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Old 3rd September 2013, 02:06 PM   #19
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Quote:
Originally Posted by Sajen
Nice one, thank you for sharing!

Regards,

Detlef


Thanks! I feel lucky to have a few of these 'heavier' takouba now with very big beefy blades. I'm a bit surprised this one isn't marked at all (perhaps something hidden under the guard, but there's no way to disassemble it).

The different levels of sharpening on takouba intrigue me, this one is quite worn while the one at the beginning of this thread has an older blade and has much less wear...
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Old 24th September 2013, 07:43 PM   #20
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At the risk of boring you all to death with yet another of these...
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Old 24th September 2013, 11:20 PM   #21
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Very nice gurda markings. Iain, is this takouba double or single edged? If double, was the blade originally like that?

Teodor
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Old 25th September 2013, 08:33 AM   #22
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Quote:
Originally Posted by TVV
Very nice gurda markings. Iain, is this takouba double or single edged? If double, was the blade originally like that?

Teodor


Hi Teodor,

Thre sickles and astral configurations are present on one side of the blade only. This was originally a single edged backsword blade, modified to be double edged in these mounts. There's a well worn ricasso as well.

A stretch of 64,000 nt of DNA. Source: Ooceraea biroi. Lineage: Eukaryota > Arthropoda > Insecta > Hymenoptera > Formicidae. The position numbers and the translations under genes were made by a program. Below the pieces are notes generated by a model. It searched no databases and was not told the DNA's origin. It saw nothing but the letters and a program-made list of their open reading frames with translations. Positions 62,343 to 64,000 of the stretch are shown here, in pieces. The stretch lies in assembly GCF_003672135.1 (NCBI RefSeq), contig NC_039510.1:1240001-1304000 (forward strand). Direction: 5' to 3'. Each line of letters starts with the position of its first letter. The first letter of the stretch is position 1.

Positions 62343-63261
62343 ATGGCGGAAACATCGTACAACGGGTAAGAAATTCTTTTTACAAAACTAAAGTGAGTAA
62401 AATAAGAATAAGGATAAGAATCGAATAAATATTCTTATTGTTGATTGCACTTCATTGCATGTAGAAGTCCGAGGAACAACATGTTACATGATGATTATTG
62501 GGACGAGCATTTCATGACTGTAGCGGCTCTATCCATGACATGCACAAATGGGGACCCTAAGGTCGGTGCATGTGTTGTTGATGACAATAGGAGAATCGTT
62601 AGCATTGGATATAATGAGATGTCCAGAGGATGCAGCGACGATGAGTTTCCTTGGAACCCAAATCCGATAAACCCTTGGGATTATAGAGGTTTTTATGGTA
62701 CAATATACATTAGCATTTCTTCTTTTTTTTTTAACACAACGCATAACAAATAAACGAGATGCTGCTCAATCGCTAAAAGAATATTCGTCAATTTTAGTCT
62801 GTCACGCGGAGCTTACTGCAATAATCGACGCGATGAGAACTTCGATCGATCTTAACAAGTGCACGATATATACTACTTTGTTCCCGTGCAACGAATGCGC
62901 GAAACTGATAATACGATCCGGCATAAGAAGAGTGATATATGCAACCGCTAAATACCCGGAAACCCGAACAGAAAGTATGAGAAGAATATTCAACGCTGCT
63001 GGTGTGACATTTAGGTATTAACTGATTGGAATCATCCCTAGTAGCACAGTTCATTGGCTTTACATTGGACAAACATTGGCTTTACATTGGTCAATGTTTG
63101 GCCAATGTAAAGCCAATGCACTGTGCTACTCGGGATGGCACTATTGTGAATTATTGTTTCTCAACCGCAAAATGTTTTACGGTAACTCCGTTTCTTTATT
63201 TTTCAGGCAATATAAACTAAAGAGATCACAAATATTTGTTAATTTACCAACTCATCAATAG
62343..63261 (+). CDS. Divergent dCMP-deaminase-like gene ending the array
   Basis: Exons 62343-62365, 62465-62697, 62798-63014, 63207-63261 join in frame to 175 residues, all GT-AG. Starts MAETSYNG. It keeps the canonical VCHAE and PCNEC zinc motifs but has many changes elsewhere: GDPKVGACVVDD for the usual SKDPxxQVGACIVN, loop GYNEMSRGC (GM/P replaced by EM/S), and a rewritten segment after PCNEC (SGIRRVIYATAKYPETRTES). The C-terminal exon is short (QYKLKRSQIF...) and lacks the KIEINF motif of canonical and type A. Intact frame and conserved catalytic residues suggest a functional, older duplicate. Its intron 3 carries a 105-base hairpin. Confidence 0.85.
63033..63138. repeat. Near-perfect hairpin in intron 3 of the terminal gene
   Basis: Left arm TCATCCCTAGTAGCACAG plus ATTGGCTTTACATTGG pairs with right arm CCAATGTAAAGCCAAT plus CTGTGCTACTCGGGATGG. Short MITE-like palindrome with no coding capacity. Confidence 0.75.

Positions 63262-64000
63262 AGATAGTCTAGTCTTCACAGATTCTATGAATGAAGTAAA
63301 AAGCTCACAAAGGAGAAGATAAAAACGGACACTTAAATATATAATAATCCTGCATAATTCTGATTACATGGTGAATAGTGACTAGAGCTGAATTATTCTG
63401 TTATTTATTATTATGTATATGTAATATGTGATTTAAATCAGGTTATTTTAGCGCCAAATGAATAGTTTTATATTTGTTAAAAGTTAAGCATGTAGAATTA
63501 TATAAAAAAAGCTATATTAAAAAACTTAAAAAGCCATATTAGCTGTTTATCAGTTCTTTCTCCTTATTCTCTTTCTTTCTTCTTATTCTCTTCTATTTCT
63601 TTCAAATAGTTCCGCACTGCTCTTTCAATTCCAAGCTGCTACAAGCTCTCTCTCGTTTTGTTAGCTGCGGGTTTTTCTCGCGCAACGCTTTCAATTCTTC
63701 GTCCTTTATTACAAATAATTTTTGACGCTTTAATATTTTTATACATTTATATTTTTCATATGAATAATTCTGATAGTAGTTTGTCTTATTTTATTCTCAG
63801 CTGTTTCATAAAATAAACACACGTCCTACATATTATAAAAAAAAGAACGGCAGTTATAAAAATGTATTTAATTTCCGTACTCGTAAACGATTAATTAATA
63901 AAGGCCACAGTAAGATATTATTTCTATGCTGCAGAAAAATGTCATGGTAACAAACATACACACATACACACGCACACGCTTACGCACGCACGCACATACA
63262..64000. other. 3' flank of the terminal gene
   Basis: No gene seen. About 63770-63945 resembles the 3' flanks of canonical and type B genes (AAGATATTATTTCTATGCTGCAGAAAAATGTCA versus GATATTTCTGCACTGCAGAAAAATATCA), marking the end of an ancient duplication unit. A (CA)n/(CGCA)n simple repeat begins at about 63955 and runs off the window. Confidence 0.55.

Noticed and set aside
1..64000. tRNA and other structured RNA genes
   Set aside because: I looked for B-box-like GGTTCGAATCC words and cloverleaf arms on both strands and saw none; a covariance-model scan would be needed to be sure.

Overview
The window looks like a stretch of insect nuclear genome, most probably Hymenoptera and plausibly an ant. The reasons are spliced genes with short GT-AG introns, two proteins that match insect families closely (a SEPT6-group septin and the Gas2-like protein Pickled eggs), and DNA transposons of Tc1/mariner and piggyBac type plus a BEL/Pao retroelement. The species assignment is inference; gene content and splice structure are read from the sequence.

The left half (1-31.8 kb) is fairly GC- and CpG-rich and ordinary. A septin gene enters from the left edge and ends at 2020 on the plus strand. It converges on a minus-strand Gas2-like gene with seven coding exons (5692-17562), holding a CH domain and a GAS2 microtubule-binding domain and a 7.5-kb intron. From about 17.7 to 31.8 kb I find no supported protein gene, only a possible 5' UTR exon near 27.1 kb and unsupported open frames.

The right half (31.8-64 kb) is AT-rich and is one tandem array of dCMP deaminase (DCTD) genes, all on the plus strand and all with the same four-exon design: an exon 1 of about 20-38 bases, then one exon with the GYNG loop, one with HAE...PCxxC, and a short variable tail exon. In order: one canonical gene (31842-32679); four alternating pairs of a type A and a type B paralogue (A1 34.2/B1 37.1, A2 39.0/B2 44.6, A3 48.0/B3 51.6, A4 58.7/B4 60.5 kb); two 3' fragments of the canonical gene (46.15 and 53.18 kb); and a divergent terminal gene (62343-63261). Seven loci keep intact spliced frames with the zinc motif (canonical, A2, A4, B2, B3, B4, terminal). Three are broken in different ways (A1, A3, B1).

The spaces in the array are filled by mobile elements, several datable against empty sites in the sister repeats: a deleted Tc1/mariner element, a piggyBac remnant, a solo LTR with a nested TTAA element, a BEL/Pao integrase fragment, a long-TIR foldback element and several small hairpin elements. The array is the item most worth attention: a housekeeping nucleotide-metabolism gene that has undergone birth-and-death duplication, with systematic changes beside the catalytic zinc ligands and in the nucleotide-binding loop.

This one has seen a lot of use and repeat sharpening in it's life and the mounts are decently old.

Iain
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Old 25th September 2013, 04:31 PM   #23
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Very nice sword indeed. Based on the hilt, would you classify it as Hausa?

Teodor
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Old 25th September 2013, 04:44 PM   #24
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Quote:
Originally Posted by TVV
Very nice sword indeed. Based on the hilt, would you classify it as Hausa?

Teodor


Thanks! I'd actually put it down as Tuareg, but it's tough to say really. Without a scabbard it gets even tougher.

Decoratively there's nothing here to really distinguish this. This is an old drawing of a Tuareg example: http://encyclopedieberbere.revues.o.../2159/img-1.png with a Spanish blade.

Even after much trying I've yet to find a definitive way to make ethnic classifications. Hausa tends to use longer scabbard throats and chaps, Nupe pieces are often all metal hilts. The wide blades are pretty distinctive etc...

But your basic mounts like these... Not really all that distinct.

It used to annoy me, but more and more I see it as a pattern that was simply very common across a large area and a type manufactured in the greatest numbers in a few commercial centers and widely exported. Hence it's not surprising to see them distributed far and wide among various ethnic groups, rather than being tribally distinct.